but I just have one more question. I know I'm supposed to multiply by 10^k, but I just don't know why. 
Sorry for the slow reply.
I think here, before trying to write any code, we need to look at the way ordinary numbers work. For example, the number 1933. That's one thousand, nine hundred and thirtythree. Let's break that down:
1 * 1000
9 * 100
3 * 10
3 * 1
Add all of those together and you get 1000 + 900 + 30 + 3 = 1933
So, in order to interpret the string "1933", it is broken down into digits  which you have done correctly, then multiply each digit by a weighting factor, according to which column it is in. Add together each of these weighted values.
Your code is very close, it just isn't adding all of these values together. Instead it just keeps the result for the leftmost digit. Look at line 38 in your code, it should be adding there.
As for my earlier comments regarding the use of pow(), here are some actual values output from one of my compilers; I added this code inside the body of the loop:
1 2

long double tempow = pow(10,k);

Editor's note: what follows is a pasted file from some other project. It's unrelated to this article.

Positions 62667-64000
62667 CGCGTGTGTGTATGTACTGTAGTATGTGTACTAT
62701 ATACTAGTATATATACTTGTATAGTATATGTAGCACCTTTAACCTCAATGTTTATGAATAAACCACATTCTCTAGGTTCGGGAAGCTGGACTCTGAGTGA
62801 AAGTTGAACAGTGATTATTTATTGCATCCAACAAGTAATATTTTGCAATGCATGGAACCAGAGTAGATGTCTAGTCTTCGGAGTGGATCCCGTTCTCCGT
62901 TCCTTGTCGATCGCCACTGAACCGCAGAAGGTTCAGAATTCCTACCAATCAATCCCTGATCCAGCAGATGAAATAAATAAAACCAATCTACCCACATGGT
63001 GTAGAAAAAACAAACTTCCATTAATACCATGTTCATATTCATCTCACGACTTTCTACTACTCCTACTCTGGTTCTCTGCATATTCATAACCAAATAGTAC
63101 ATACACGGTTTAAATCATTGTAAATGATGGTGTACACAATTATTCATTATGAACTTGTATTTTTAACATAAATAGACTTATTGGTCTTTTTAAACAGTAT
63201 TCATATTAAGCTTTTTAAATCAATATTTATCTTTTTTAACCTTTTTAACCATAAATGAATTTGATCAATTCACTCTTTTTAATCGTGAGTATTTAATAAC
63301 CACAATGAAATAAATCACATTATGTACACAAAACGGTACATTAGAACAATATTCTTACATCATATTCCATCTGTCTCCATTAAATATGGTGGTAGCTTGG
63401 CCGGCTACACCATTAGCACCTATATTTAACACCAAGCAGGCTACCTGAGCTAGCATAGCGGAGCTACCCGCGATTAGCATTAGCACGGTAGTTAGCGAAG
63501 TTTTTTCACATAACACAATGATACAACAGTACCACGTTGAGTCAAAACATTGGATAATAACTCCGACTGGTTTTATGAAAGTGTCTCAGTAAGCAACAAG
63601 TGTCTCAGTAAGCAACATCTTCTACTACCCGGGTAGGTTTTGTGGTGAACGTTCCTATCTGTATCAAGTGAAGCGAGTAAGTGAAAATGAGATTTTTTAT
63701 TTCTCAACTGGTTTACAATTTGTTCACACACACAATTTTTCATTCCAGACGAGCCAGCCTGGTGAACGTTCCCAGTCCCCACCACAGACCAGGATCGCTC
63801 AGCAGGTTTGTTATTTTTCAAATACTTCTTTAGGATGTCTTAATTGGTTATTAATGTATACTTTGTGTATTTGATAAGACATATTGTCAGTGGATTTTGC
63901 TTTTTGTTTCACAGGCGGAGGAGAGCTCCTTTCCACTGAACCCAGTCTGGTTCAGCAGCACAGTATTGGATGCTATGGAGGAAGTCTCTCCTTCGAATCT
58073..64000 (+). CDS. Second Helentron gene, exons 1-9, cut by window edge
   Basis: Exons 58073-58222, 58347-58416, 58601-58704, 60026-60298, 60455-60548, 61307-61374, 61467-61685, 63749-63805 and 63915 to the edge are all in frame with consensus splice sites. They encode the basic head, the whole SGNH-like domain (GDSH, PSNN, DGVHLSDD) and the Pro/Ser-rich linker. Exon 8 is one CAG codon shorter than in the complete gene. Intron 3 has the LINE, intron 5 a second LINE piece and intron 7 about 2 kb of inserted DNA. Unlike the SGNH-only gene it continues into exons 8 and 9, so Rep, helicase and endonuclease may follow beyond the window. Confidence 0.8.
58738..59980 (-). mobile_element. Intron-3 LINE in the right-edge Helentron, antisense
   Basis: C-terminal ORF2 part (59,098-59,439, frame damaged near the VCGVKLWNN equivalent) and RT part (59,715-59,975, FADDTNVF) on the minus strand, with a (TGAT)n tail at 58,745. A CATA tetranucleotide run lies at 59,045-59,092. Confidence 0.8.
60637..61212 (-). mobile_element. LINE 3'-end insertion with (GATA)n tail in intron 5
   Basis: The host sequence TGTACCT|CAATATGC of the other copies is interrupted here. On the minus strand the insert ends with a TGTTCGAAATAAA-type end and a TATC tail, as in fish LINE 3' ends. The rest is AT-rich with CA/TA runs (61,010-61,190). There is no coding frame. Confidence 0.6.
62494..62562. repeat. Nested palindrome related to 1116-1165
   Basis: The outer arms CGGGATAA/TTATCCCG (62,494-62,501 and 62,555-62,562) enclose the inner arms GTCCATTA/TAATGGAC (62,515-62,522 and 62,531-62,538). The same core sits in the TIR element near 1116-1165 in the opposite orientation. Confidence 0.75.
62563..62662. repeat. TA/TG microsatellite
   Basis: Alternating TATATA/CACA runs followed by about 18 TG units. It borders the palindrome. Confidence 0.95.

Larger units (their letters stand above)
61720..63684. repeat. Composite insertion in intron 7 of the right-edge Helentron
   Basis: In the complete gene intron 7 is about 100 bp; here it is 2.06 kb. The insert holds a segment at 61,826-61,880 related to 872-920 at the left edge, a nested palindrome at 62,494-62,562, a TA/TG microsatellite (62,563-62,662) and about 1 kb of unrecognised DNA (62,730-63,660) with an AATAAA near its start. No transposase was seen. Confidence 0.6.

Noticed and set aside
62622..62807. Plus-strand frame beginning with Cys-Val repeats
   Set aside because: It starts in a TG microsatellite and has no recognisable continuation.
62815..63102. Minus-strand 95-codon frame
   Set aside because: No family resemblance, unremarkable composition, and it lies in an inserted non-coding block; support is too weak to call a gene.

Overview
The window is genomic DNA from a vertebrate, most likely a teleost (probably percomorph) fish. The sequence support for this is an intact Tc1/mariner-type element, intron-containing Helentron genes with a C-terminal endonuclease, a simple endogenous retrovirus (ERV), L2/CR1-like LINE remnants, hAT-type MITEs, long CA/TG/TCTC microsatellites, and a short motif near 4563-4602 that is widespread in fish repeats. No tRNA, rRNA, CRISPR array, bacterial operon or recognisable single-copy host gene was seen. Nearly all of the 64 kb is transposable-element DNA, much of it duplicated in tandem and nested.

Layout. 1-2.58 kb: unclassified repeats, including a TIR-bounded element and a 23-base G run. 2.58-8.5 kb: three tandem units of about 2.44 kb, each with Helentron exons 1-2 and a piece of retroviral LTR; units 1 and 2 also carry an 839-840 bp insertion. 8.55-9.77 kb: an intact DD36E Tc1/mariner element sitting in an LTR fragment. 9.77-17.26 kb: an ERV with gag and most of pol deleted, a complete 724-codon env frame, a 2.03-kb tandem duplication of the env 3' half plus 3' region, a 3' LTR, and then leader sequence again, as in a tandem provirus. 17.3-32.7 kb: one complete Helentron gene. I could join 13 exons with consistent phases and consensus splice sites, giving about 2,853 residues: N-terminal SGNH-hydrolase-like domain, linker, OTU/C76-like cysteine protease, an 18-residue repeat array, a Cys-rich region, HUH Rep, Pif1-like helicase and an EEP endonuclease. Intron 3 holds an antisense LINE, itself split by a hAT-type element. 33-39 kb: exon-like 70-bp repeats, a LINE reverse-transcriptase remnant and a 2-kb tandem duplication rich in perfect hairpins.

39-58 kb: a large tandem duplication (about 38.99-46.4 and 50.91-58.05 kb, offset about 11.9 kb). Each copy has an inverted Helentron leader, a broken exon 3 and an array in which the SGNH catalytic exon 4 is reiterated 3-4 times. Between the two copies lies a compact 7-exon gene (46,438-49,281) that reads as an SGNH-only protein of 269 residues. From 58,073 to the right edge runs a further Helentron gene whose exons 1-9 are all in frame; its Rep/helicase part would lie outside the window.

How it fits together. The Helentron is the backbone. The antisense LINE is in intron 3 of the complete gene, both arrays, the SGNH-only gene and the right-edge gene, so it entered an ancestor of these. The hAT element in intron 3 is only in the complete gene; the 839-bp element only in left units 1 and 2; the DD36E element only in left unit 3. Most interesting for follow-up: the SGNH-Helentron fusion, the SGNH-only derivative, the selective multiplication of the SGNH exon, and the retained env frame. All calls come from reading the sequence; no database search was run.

cout << "tempow = " << fixed << setprecision(18) << tempow << endl;
 
Output:
tempow = 1.000000000000000000
tempow = 10.000000000000000000
tempow = 99.999999999999999993
tempow = 1000.000000000000000167 
(Your compiler may give different output).
Because the rest of the calculations are done using integers, anything after the decimal point is discarded, so that instead of 10
^{2}=100 we get 10
^{2}=99 which is clearly wrong. We could take steps to fix this by ensuring the value is correctly rounded instead of truncated, but since all of our values are integers, it's better to avoid these floatingpoint issues altogether by not using the pow() function here.
One suggestion is to start with a weighting factor something like
int weighting = 1;
Use that instead of pow(), and each time around the loop, multiply weighting by 10 and save that as its new value.
An alternative is to multiply
decval
by ten each time, this is exactly mirroring the binary conversion where decval is divided by 2 each time at line 51.
Please accept my apologies for taking what is a fairly simple topic and digressing into what might seem unnecessary complexity. I hope at least something here is useful at this point.
Online binary/decimal/hexadecimal converter:
http://www.mathsisfun.com/binarydecimalhexadecimalconverter.html